Update Feb/25: It was all my fault. Read the latest blog entry for more details.
Posterous just lost a huge amount of its awesomeness for me.
I used it to receive my Daily Photo Tips With Chris MP3s via email, and bake them into an RSS feed that I could then read over at the Daily Photo Tips web site and create the feed from.
They have now decided to remove an important element from their RSS feeds, the media item which previously contained the link to the MP3 file. As a result all my RSS processing is dead and people cannot get the latest photo tip as a podcast anymore.
I'm pretty sure this change breaks a lot of things for a lot of people out there.
Can you recommend a good blog service that accepts MP3s via email and bakes them into an RSS feed with an actual link to the MP3? You could be the one who saves the Daily Photo Tips!
Leave your comments below.
Okay, now "past" is a very relative term and given that the last Abbey Adventure workshop has taken place just about half a year ago, you might think that's no time at all - but given the fact that the new workshop season is in full swing already and that I have been spending most of that last half year to get everything ready and up to speed for 2010 (yes, that's twenty-ten), half a year feels like a very long time.
Which makes this video even more fun. It was entirely shot and edited by Ingo, one of the participants, and it just brought back a ton of great memories about a fun workshop group.
Oh, and sorry, there won't be an English language Abbey Adventure this year, and the German one is already sold out, but if you're interested in any of the other workshops, just follow this link.
Do photography and typograhy have more in common than the "ography"?
I remember back in high school I used to doodle my own fonts on checkered paper instead of paying attention to the math lessons. And not just individual letters, I drew entire alphabets. Numbers and special characters and all. Many of them were quite similar, rather geometric, and I distinctively remember trying to make them look well balanced and getting the distance between the individual letters right.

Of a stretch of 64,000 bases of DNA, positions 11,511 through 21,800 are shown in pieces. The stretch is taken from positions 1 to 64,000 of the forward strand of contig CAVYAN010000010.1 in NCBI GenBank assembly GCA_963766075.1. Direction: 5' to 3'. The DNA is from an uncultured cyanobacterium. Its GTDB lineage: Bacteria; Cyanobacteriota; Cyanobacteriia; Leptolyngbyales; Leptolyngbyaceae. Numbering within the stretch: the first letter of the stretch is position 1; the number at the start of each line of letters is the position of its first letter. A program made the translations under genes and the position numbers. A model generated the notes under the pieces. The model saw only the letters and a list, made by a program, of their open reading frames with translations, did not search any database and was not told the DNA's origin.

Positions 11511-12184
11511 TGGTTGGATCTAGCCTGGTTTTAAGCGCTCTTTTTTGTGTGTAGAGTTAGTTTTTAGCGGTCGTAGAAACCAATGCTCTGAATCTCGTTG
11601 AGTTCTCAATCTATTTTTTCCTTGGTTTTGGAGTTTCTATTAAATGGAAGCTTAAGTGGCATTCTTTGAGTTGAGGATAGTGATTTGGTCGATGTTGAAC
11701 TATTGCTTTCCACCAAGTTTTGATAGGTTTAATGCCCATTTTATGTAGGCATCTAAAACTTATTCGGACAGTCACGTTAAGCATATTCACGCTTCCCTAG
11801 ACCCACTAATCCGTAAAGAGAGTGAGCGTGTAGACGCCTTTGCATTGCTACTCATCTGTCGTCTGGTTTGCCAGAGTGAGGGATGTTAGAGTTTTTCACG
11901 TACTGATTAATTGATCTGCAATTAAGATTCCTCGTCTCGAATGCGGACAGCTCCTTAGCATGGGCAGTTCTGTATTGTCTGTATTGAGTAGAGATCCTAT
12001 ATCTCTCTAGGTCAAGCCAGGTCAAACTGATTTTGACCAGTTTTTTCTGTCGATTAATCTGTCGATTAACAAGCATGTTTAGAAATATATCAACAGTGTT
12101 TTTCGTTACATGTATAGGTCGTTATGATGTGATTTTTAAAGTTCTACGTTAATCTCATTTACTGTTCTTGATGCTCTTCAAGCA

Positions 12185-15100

This all came back when I ran across an article on typographica.org titled Making Geometric Type Work.
I knew almost nothing about typography back in high school, and it was years later that I started to read up on the subject. However, what I did know was what I liked. And I tried to figure out why I liked things.
Typography is everywhere. Look around you, the world would be quite a different place if you removed all the written words from it.
Typography is about design as much as it is about helping to convey messages. If you talk to type designers, you'll hear them use words like balance, width, joins, alignment, spacing - the exact same terms that we photographers use in the context of image composition.
And yes, it isn't that much of a difference - actually learning about typography and other visual media will inevitably influence the way you compose your pictures. Mind you, not always in a conscious way. I often catch myself almost accidentally having applied some of these principles when I revisit my images later.
Having made these principles conscious while learning about typography has helped slip them into my subconscious without me even knowing it.
And when I notice the results, it makes me smile.
Do you have anything visual that influences your photography? Let me know in the comments.